Carol McCabe Booker spent three years writing in the upstairs of her Capitol Hill home. Periodically she would take sections or chapters downstairs for her husband of 40 years, Simeon Booker Jr., 94, to review and flesh out.
"One of the nice things about how it went is he never would say, 'This is terrible' or 'Are you kidding?' " she says.
He usually told her that she was getting there, and she would take the material back upstairs to work on it some more. Or he'd tell her it was great, which usually meant it was time to head back upstairs to start on the next section.
"Carol finished the book for me," Booker says.
Booker's book, "Shocking the Conscience: A Reporter's Account of the Civil Rights Movement," will be available from the University Press of Mississippi in April. It is a history of Booker's 65-year journalism career, which explains how blacks went from being completely ignored in the mainstream press to being the focus of heavy coverage of the civil rights movement, and the role of Booker's civil rights reporting in Jet magazine.
Booker, a humble man with thick glasses, covered many major events during his long career, including many epochal civil rights moments, including the desegregation of Little Rock's Central High School, and the administrations of 10 presidents.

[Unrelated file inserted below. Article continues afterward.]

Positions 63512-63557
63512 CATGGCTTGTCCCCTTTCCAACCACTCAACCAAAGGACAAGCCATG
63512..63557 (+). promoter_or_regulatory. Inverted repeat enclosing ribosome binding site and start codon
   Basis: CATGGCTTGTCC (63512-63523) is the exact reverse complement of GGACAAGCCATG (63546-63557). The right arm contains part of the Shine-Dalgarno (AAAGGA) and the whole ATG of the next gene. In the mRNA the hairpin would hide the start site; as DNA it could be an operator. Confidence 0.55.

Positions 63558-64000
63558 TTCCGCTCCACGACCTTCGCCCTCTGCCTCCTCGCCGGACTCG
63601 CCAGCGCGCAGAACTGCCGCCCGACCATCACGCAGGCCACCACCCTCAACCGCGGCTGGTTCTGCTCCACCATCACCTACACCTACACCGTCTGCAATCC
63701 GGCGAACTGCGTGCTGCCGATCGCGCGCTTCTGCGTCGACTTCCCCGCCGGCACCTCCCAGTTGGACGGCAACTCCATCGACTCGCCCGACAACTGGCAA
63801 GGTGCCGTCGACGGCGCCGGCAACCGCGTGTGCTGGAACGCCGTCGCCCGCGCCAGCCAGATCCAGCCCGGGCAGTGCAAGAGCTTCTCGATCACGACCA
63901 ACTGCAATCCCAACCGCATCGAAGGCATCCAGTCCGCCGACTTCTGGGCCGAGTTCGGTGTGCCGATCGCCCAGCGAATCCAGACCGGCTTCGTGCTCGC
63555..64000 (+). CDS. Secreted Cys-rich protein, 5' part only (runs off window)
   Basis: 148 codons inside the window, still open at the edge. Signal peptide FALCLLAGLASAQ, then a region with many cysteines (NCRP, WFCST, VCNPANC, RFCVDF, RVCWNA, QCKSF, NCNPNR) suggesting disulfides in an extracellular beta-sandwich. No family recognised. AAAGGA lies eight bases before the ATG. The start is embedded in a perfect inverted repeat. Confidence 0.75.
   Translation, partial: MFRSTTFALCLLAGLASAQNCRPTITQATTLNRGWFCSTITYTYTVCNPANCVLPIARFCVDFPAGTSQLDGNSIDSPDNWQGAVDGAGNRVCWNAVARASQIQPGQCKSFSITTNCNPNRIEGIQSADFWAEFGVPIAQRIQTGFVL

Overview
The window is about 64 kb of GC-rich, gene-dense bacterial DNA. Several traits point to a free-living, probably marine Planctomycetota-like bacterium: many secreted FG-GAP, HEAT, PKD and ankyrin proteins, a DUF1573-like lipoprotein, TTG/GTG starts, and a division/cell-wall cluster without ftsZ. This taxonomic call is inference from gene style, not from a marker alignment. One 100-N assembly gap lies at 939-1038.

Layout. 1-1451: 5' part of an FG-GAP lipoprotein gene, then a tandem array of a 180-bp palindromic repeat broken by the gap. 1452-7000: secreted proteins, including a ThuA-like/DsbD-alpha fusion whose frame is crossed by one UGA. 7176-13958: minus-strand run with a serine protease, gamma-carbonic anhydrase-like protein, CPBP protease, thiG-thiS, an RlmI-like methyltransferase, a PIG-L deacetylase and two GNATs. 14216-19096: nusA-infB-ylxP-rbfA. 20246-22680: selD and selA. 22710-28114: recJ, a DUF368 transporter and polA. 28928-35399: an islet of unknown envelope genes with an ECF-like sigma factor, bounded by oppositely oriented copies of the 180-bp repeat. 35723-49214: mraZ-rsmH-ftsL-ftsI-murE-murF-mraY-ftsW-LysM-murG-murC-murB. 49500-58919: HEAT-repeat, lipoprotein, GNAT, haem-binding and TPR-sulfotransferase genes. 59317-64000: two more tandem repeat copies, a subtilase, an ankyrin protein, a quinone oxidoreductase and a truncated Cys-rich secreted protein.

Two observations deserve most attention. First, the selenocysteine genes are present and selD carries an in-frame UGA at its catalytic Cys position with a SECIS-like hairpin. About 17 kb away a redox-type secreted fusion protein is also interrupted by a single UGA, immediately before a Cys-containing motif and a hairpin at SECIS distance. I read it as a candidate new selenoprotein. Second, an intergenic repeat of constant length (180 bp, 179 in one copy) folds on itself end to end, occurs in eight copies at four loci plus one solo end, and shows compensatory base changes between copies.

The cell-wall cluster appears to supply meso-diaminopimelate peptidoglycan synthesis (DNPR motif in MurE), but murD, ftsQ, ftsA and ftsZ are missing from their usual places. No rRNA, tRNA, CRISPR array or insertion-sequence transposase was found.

"As one of the nation's leading black writers, he never seemed terribly impressed with the important role he was playing in journalistic history," says Moses Newson, who worked as a reporter for the Afro-American newspapers and covered many of the same events.
In January, Booker's legacy will be recognized by the National Association of Black Journalists , when he will be inducted into its Hall of Fame.
Booker was born in Baltimore but raised in Youngstown, Ohio. His uncle was friends with Carl Murphy, the publisher of the Afro-American daily newspapers, who inspired Booker to become a journalist. After Booker graduated from Virginia Union University, he began working for the Afro-American in Baltimore, but he was dissatisfied.
"The papers were so alike that I wanted to move on from there," Booker says.
Booker returned to Ohio and worked for Cleveland's Call and Post, a black weekly, where he won the Newspaper Guild Award for reporting on the city's slum housing. He also won the Wendell L. Willkie Award for a series on ghetto schools.
In 1950, he finally became a Nieman Fellow at Harvard University after two unsuccessful applications. When his year as a fellow ended, Booker decided it was time for a job change.
"I wanted to work on a daily newspaper," he recalls, "There weren't many blacks working on daily newspapers."
He wrote a letter to the publisher of the Washington Post, asking for a chance to become a reporter. He was told to come to Washington and that he'd be hired as soon as there was an opening. Booker became the Post's first black reporter a few months later.
Booker says his greatest strength as a journalist was his persistence. "I think it was my desire to be a journalist, a reporter, that made me always want to do a better job than the next guy," he says.
Booker encountered segregation and racism at the Post. He couldn't eat at restaurants near the Post's building, and his colleagues were not as friendly as he had expected, he says.
"I was always under a lot of pressure," Booker adds.
He set a goal of getting a banner headline at the Post, and as soon as he did, he left the paper to join Jet magazine. He moved to Chicago, where he would become involved in the civil rights movement. "I started covering the worst kind of murder, that no one was covering, and gave it some attention," Booker says.